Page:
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Fading Flower

Posted by Dave Bull at 8:37 PM, September 1, 1994

She came in at the best possible time. The noon-time rush of visitors had tapered off, and the gallery was once again peaceful. Only about half a dozen people were left in the room looking over my woodblock prints, just enough to make the place feel a bit active, but not enough to feel crowded.

As I did with all the visitors when it wasn't too busy for it, I greeted her and explained what sort of things she would see on display. Her voice was soft, but she spoke with confidence, her clothes were quietly elegant, and she moved about with grace. I left her to take in the exhibits, but while I chatted with some of the other visitors, a group of college girls, I watched her stroll about the room.

She spent some time in quiet contemplation of the prints, before approaching me again. We talked a bit about my work, and then, after a momentary hesitation, as if she were deciding whether or not to speak in such a way to a stranger, she spoke to me of her feelings about one of the poems. The most well-known poem in the set, probably the most famous in the entire Japanese 'waka' canon - Ono no Komachi's cry over her lost youthful beauty:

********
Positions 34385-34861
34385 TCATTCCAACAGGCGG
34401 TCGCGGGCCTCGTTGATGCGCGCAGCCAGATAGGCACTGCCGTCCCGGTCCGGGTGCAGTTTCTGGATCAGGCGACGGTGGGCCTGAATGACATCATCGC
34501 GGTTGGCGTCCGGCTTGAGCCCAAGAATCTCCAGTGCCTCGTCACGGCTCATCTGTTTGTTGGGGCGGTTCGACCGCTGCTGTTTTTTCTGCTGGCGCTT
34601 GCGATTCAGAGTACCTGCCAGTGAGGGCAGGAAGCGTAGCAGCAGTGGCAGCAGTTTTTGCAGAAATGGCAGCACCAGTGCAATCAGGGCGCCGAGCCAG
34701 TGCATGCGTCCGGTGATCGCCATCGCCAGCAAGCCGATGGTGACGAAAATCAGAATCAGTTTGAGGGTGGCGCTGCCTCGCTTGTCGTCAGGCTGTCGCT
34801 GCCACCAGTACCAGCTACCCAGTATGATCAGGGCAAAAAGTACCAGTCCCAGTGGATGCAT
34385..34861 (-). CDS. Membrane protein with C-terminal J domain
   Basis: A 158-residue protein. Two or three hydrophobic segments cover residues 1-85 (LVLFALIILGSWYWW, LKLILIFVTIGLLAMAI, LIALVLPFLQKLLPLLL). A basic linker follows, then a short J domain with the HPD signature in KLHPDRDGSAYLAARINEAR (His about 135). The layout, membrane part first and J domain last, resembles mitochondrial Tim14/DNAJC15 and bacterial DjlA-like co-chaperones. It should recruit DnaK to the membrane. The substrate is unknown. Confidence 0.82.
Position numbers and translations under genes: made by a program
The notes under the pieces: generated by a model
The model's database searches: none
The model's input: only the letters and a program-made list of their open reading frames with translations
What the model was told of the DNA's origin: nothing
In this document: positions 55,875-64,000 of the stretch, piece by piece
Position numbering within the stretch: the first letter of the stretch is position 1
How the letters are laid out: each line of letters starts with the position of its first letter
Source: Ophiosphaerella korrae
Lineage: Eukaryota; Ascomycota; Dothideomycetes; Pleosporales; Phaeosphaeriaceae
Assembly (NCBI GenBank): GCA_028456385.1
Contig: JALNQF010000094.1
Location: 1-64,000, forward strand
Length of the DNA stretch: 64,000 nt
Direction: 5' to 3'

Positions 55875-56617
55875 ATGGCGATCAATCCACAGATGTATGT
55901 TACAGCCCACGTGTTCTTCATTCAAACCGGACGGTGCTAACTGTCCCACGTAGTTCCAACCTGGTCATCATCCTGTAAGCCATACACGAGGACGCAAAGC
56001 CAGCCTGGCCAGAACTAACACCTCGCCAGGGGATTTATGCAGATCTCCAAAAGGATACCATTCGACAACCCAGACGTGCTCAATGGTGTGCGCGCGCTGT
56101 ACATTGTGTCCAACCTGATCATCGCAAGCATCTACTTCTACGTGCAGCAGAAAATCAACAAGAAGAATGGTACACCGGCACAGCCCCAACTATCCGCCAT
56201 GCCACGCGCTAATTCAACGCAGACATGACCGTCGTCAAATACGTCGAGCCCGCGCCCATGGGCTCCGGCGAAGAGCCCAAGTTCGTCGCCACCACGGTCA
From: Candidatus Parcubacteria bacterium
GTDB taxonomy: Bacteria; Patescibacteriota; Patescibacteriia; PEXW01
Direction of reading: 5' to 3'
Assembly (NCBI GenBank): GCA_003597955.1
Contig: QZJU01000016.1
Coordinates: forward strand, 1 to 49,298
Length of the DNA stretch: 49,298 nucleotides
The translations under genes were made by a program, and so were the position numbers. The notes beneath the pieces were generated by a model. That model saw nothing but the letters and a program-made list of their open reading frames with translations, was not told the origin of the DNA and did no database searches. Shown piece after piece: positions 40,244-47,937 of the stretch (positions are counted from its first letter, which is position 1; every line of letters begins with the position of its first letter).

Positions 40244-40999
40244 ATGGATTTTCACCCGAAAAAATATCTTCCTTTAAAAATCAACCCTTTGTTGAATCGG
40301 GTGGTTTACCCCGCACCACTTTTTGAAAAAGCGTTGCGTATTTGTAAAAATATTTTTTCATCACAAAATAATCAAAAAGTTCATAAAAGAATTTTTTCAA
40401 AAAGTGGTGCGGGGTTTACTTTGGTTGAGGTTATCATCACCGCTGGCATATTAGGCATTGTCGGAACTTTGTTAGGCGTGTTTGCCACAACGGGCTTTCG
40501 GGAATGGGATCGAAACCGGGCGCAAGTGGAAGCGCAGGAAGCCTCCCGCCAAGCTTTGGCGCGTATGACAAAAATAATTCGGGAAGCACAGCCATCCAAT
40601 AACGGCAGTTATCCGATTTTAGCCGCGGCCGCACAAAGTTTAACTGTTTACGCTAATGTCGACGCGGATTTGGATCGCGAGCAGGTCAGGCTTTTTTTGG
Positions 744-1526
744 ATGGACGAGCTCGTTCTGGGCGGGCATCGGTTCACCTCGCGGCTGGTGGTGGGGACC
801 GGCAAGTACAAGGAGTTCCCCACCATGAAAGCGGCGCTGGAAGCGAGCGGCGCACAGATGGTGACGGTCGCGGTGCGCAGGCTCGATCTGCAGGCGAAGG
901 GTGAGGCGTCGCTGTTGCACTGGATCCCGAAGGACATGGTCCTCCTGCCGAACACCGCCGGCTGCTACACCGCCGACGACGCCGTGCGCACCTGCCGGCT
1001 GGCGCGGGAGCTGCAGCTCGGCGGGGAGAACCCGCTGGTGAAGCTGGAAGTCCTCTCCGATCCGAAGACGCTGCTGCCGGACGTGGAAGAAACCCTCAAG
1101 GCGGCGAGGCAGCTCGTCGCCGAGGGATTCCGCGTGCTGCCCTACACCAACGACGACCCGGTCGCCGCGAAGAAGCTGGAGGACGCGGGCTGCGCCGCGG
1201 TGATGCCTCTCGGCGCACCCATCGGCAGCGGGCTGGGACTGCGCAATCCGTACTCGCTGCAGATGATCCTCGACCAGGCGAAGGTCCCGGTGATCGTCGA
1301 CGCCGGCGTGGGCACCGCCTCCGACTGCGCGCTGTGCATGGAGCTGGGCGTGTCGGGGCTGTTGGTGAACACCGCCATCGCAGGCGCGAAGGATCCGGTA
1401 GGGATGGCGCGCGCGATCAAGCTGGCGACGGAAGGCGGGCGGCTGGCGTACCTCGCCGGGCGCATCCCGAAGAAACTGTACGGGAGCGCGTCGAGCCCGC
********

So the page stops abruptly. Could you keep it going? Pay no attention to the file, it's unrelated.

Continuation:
And now that the flowers
Have all faded,
In the lingering rain,
In vain I make my way
Through this world of ours.

She spoke about the fact that her feelings toward this poem had changed over the years. That while she may have 'understood' it in a purely intellectual sense at a younger age, now that she was approaching forty, these words had come to have a real heartfelt meaning for her. She felt that now, and only now, had she come to understand what Komachi had been trying to describe. The feelings that come over a woman in her middle years, when her skin loses its smooth youthful glow, and her hair its lustrous blackness ... When she sees men turn to watch a young girl walk by in the street ...